Will let you know once I 'get up to speed' on mine. I just bought one (a 1984 - serial #
821900) It has an oval pearl high F# key. I have no clue if that was an orderable
option or what. The guy on eBay set a reserve at 700. I was high bidder at $860,
but the 'extras' made it a real deal. It came with a perfect Meyer #5 mouthpiece
(one of which I already own - bought around 1970). It also came with an ARBEX
4*S mouthpiece (haven't tried it yet), and a couple of ligatures - not my favorites -
I prefer a reverse screw Bonade. It's hard case is almost perfect and the gig-bag he
sent with it IS PERFECT. Let's see, ... I paid $35 for shipping and handling.
I have a few minor skills with instrument repair, so I spent about 4 hours taking the whole
thing apart, cleaning all the metal with Liquid Wrench, re-oiled everthing and even
swabbed all the pads with aloe vera to keep them flexible and supple. I still couldn't
get everything perfect, so I took it into the SaxShop in Skokie, IL - Bobby Black's
place (I went to NU with him and he studied with Fred Hemke). For around $175,
one of his technicians got the rest of the 'kinks' out. It does have a couple of minor
dings near the bottow of the bell and on the bell edge and the laquer is about 90%.
I'm getting a nice 'fat' sound throughout all registers. Even the altissimo doesn't seem
to thin out much, either. My major instrument is clarinet, so I'll have to ask another
sax player how it sounds to him/her.
I also got a great deal on an old open hole (C foot) Selmer flute, but you HAVE to be
patient. Lot's of 'alligators' prowling around eBay. :wink:
 

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I have a Selmer USA with serial # 826887. I think we bought it in 1992. Is there a way to confirm that this is a 162 Omega? The only defining marks on the horm are teh serial number and the Selmer USA marking on the bell.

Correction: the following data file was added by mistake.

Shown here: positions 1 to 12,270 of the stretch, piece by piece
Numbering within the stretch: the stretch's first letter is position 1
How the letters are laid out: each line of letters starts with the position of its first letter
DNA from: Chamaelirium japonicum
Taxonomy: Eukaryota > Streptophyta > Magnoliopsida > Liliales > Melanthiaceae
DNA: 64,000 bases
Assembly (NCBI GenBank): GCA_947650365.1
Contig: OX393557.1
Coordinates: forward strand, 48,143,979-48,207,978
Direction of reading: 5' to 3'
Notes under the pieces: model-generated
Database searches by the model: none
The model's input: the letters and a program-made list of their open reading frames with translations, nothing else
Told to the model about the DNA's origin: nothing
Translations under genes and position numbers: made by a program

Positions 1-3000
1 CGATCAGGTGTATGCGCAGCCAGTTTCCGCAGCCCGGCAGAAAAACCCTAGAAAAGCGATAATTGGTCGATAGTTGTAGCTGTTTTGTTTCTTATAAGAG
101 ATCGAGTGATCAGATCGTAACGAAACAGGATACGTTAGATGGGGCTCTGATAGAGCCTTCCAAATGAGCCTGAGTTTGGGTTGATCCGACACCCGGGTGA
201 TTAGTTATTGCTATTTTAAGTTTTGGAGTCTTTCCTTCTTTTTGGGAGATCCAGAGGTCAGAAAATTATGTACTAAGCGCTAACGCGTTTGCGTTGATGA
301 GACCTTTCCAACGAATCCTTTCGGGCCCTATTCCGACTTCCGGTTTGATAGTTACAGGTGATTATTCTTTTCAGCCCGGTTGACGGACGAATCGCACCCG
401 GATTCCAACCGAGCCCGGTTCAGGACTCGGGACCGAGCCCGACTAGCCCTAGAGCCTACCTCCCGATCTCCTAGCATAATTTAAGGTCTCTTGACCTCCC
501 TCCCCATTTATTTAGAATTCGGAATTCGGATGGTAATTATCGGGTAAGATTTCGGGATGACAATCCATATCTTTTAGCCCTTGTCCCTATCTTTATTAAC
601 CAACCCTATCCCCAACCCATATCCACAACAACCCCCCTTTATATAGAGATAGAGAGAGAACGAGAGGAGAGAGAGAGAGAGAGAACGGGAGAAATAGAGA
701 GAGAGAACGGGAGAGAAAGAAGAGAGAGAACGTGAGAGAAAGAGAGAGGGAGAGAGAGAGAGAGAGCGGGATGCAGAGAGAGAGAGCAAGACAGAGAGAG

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Discussion Starter · #18 ·
Based on my research, if high F# is a brass bar it confirms that it's a 162. If it has an oval high F# key with a pearl touch then it's most likely an AS100, although an exact cutoff number between the models is impossible to find and late 162's may have had an oval/pearl high F#. Mine turned out to be an AS100 and it's 827XXX.

162/AS100--doesn't matter as it's a phenomenal horn. These horns are extremely well made, feel fantastic and produce a rich, dark tone that any player would be happy have. I've dusted mine off after almost 17 years in the case and continues to surprise me even though it's never been professionally set up or adjusted (which I'm dying to to when I get a few extra bucks--just think how well it could play... :)).

kendall
 

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If you look through the previous posts in this thread, you'll read that the serial numbers of the "professional" Selmers Omegas were around 82000.
Yours is more than likely an Asian produced Selmer. Most of these horns are copies of Super Action 80 Selmers than a MarkVI just like the "pro" omegas from the 80's were.